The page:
The Madras High Court was recently prompted to take critical note of the proclivity to change state policies when new governments come into power, regardless of whether it is being done in public interest. The opening line of an order passed by a Bench of Justices N Kirubakaran and P Velmurugan reads,
"This Court reminds me of a dialogue in Tamil Cinema of actor Sivaji Ganesan in a film ... 'If a new administration comes, everything will be done afresh'. This case would stand as an example that if there is a change of Government, the policies will also be changed. In the State of Tamil Nadu, it is a fact that when there is change of Government, the policies definitely would be changed without considering that whether the current policy is good for the people or not".
The Court was dealing with a plea filed challenging the re-introduction of a package system while awarding government contracts by the present AIADMK-led regime. It was the appellant's case that the scheme was introduced arbitrarily to favour selected contractors and eliminate other contractors in the field.
The system in question was first introduced in 2003, when the AIADMK government led by Chief Minister J Jayalalitha was in power. It was withdrawn in 2006 when the DMK party, led by Chief Minister M Karunanidhi ruled the State. Thereafter, it was re-introduced in 2012 when the AIADMK assumed power. The Bench observed,
"The policy changes according to the ruling party, according to its wish. However, what is to be seen is, whether the policy decision taken by the Government is firstly in larger interest of people or it is in violation of Article 14 of the Constitution of India or arbitrary."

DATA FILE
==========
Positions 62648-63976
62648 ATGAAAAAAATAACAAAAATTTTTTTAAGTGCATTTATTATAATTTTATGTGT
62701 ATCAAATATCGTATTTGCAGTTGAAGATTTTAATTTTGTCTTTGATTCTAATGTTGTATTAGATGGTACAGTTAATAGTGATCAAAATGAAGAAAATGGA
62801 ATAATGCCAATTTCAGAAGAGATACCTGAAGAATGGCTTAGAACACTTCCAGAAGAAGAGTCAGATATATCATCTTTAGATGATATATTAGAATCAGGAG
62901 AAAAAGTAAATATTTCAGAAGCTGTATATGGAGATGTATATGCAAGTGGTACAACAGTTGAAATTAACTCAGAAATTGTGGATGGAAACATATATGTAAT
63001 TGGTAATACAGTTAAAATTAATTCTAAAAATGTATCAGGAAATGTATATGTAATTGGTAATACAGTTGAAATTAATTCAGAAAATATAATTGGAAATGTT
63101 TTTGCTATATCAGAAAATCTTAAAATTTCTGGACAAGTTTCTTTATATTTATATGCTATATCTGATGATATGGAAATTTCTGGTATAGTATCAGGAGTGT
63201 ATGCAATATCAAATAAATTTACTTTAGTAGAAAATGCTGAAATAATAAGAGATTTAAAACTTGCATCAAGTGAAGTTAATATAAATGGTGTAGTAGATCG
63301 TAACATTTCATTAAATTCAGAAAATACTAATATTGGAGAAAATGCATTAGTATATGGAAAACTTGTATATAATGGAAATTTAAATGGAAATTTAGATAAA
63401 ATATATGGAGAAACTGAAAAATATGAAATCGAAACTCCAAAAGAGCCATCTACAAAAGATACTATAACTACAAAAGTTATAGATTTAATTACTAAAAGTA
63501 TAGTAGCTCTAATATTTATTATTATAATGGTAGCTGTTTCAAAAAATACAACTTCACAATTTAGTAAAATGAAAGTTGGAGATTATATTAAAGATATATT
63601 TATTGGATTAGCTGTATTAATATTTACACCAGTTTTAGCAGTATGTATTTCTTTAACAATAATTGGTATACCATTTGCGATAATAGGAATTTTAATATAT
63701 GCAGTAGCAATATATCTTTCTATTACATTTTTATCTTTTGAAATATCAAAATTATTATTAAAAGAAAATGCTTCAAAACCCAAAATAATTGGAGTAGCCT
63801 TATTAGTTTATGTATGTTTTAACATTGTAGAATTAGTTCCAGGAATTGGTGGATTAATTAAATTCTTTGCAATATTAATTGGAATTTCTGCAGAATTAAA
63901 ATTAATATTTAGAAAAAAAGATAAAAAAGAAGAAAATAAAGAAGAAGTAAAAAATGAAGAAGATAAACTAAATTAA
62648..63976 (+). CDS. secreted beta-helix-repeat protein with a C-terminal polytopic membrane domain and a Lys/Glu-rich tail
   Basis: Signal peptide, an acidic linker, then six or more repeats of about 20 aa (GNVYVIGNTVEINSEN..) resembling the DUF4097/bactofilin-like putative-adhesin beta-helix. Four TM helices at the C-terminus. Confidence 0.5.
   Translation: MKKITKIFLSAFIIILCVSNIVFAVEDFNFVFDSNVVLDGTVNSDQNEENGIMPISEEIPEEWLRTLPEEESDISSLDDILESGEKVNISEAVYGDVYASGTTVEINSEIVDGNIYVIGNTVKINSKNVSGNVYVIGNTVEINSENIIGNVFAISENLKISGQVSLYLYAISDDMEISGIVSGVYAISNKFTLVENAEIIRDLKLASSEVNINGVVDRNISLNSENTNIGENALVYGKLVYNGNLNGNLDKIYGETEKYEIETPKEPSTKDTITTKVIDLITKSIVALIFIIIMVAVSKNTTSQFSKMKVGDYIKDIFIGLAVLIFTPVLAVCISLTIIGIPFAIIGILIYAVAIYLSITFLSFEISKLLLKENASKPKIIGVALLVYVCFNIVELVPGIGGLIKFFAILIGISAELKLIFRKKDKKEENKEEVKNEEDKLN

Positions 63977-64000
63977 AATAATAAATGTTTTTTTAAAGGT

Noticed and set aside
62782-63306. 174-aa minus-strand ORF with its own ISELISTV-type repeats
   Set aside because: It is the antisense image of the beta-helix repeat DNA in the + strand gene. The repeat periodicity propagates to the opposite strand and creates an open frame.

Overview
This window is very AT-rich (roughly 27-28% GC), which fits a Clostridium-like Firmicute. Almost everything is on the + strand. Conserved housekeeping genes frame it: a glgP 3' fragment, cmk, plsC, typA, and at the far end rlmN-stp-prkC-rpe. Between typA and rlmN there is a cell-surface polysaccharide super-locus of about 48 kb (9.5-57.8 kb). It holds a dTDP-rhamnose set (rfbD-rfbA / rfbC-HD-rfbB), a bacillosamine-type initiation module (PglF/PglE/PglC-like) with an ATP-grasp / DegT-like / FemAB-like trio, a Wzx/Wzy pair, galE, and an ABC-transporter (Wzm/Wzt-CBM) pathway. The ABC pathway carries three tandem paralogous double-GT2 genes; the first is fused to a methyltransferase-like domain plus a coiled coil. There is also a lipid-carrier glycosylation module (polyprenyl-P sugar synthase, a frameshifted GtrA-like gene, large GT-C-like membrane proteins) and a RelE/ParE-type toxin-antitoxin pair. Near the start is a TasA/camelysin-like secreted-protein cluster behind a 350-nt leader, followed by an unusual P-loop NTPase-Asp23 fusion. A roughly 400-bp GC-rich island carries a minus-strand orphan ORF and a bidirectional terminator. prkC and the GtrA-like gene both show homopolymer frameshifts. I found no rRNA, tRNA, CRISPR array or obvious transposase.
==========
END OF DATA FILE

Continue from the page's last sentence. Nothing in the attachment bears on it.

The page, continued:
In this case, however, the Bench found that the policy had been issued in public interest, finding merit in the submissions made by Advocate General Vijay Narayan that the package system was introduced to do away with hardships and difficulties associated with a single tender system and ensure the completion of works in a time-bound manner.
Further, the Bench also noted that the petitioner does not meet the annual turnover requirements prescribed, apart from not having the resources to execute the contract sought for. As noted in the judgment,
"In this case on hand, the condition imposed is that every tenderer should have achieved annual turn over in the last five years of 40% of the value of the contract. The appellant is no way near to that amount ... the works awarded here are different for which he does not have the manpower or machine support and financial capacity to execute the contract."
It, therefore, dismissed the plea, while also noting,
"When that is the policy decision taken by the Government in the interest of the public, as explained in the impugned Government Order, this Court cannot set aside the said Government Order. This Court is also convinced that the said Government Order has been introduced only in public interest. When public interest is paramount, no other criteria could be considered by this Court".
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